Elon Musk is a massively successful business leader, a technological genius, and an undeniable visionary.
He is also not a very good public speaker.
You could say that shortcoming obviously hasn’t held him back, and I’d be hard-pressed to disagree with you. But last week, he delivered an address that could have and should have gotten the whole planet talking, sent his stock prices soaring, and inspired a nation of disgruntled Americans to look to the future with hope and wide eyes.
Instead, what he got was a blip of interest. Some nods, some thumbs up, and then people moved on.
And the reason for this, I would argue, has nothing to do with his message and everything to do with his delivery.
But I believe in Elon Musk. I’m a fanboy. And so, herewith, I offer my completely unsolicited advice to him — to improve his presentation skills, and to help him sell his vision to the world. Because his ideas deserve to make the whole world buzz.
In doing this, I’m going to offer my thoughts about how to improve his presentation piece by piece, starting from the very beginning. So watch just the first few seconds of his presentation here:
First impressions are so important. The crowd gives Elon an excited welcome, and he does nothing to acknowledge them. He looks tired — and I know he has every right to be — but the energy in the room starts to dissipate after he shows up because he seems to be ignoring the energy. He could leverage that energy not only by acknowledging it, but by enjoying it. He may not be able to see the audience at all, but he certainly can hear it, so he could smile and clap with them to acknowledge the enormity of this event before shaking hands with the person who introduced him. This would spin the energy back to the audience, and build on it.
Elon fidgets with his hands (checking his pockets for keys, maybe?), looks around, and crosses his arms, probably because he can’t figure out what to do with his hands. I suggest that he simply drop his arms to his sides, and look around the room for a few seconds, continuing to enjoy the audience and their cheers, and taking this moment to establish a connection with them. This pause communicates quiet confidence — which, by all accounts, Elon naturally has in spades (even though his body language here doesn’t show it) — and sends the signal that “I’m ready to start now.”
Then, when he starts speaking, he can “activate” his hands, allowing them to gesture naturally. Hands are natural communicators. We use them when we speak all the time. It’s only when we get in front of a room full of people that all of a sudden we question what to do with them.
Elon tells the room what he’s looking to do with this presentation: “What I really want to try to achieve here is to make Mars seem possible.” It’s great that he does this. Opening words should serve the purpose of telling the audience what to expect. But it could be done much more powerfully. Instead of a single statement, he could tell a story that everyone in the room, and likely everyone watching this video, can identify with. Something like this: “Since the dawn of man, human beings have looked up to the sky and dreamed of living on other planets. And Mars, our nearest neighbor, has always been fascinating to us. So close, and yet so far. We’ve dreamed of going there, we’ve read stories about it, we’ve gotten lost in comic books and TV shows and movies about it. Our whole lives it’s been a fantasy that we’ve never believed could happen in our lifetimes. Well, I’m here today to say it’s no longer fantasy, It’s reality. We can put human beings on Mars, and we can do it surprisingly soon.” Can you imagine the cheer that that intro would get?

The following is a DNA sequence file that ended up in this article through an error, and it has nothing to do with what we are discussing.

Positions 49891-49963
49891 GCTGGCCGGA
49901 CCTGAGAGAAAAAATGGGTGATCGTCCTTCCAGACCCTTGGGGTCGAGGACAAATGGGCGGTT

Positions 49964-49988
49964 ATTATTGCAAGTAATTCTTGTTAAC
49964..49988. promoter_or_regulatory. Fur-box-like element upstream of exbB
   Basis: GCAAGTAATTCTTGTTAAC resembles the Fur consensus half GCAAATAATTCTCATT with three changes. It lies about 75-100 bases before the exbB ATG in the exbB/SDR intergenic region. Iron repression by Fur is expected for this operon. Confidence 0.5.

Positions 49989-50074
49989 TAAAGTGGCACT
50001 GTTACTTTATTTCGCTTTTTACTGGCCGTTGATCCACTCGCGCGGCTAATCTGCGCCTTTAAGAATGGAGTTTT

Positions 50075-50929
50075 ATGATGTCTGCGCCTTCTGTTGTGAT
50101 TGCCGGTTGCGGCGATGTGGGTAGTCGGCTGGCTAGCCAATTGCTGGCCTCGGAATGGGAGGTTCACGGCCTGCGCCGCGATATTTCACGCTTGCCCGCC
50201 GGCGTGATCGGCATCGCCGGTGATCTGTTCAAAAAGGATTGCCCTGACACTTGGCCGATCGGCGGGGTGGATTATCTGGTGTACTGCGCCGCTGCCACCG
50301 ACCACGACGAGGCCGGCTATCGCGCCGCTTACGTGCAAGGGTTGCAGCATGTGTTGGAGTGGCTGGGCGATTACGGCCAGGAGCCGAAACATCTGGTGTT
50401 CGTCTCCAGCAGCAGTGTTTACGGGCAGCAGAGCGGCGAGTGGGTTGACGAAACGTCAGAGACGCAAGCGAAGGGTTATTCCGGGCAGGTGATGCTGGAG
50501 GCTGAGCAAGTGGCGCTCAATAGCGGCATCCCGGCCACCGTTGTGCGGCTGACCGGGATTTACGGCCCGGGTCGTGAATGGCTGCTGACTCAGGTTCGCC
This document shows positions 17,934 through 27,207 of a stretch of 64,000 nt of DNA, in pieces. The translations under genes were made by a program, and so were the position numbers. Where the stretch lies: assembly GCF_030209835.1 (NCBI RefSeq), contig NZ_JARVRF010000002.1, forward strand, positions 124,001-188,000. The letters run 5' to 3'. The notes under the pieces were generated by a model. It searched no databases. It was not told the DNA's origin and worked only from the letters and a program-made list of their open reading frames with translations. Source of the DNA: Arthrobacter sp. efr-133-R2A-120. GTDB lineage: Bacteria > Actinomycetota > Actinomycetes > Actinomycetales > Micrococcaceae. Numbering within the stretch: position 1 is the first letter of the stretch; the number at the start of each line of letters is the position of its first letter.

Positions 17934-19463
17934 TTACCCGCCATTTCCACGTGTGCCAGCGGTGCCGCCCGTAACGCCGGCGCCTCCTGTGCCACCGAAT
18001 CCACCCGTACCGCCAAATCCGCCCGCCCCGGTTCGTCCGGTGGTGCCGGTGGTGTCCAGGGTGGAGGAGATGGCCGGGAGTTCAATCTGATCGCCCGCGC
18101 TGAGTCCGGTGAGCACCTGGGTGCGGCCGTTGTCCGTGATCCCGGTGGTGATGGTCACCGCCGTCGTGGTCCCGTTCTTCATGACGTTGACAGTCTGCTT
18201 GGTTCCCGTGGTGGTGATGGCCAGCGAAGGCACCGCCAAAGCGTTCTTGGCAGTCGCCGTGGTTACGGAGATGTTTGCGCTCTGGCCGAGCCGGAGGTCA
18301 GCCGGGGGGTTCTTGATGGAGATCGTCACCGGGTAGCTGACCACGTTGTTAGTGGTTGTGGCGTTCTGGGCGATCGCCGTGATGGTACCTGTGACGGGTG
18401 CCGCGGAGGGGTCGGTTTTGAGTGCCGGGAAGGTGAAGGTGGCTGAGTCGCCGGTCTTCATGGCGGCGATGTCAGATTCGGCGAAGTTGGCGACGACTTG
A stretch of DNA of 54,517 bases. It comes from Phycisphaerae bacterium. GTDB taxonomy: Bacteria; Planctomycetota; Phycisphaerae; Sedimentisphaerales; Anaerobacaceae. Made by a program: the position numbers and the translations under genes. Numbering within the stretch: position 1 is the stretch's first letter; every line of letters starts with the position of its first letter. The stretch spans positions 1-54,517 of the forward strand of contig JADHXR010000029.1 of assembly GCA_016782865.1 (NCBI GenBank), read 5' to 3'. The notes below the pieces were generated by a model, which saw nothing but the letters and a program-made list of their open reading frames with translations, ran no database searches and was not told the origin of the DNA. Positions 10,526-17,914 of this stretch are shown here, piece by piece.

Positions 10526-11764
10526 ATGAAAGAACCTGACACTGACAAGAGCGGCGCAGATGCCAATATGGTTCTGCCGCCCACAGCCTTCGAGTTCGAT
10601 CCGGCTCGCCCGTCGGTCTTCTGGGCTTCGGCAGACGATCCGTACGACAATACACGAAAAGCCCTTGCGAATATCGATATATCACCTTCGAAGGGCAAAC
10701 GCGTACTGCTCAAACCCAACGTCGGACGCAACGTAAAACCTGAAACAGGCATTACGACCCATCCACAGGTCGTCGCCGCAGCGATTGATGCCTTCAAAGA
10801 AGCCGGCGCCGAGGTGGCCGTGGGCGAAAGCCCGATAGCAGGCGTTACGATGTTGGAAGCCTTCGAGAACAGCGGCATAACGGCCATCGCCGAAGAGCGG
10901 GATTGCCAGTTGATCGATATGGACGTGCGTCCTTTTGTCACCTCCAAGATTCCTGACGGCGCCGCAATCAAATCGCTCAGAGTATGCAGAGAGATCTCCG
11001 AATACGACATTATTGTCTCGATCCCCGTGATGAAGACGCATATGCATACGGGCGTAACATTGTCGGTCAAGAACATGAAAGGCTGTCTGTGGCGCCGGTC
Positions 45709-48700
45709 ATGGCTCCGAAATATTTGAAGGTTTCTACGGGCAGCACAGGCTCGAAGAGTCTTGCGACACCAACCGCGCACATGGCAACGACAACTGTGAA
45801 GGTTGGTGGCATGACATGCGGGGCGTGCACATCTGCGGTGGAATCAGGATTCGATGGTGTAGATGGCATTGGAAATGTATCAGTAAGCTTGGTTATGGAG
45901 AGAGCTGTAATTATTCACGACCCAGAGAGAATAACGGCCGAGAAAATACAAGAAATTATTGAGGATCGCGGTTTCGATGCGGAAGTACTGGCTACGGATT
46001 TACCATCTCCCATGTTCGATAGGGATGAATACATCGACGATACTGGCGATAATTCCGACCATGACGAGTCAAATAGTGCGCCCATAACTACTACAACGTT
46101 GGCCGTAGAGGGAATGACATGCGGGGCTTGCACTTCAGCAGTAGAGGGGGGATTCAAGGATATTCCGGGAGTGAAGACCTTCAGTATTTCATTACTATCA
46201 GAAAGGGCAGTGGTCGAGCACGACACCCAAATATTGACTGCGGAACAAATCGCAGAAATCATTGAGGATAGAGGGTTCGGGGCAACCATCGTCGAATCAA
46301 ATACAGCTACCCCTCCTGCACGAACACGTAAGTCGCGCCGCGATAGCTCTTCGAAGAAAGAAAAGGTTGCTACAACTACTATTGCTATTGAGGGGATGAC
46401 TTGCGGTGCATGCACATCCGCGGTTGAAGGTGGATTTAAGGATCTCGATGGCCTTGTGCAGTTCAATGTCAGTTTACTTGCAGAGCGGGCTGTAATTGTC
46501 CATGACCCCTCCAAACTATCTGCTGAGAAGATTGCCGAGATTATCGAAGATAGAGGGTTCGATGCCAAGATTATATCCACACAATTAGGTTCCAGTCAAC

Once past his too-brief intro, Elon proceeds into the meat of his presentation, and addresses the question “Why?” It’s a perfect place to start, but right out of the chute he stumbles with it. My guess is, he didn’t run through this content very much as he prepped for this presentation — probably because he’s too busy and didn’t have the time to invest. But oh, what a difference that practice would make. Instead of struggling to find the words — evidenced by the stammering and the too-sophisticated verbiage of “bifurcate” (instead of “split”) — he could have begun with an homage to his forbears, and then he could have added his own answer. “Some ask, why should we go to Mars? Sir Edmund Hillary would have said, ‘Because it’s there.’ John F. Kennedy would have said, ‘Because it’s hard.’ It’s a hard thing to do, and it’s important to do hard things. But as I see it, it’s an absolute imperative for our species’ survival. Right now, every human being in existence is on one planet. If any extinction-level event should happen to this planet, then we go away forever. Because all our eggs are in one basket. But every time we establish ourselves on another planet, we increase our chances not only of sustaining humanity, but of continuing to evolve humanity forever. That needs to begin now.” This would naturally inspire cheers, instead of forcing him to awkwardly ask for an audience response.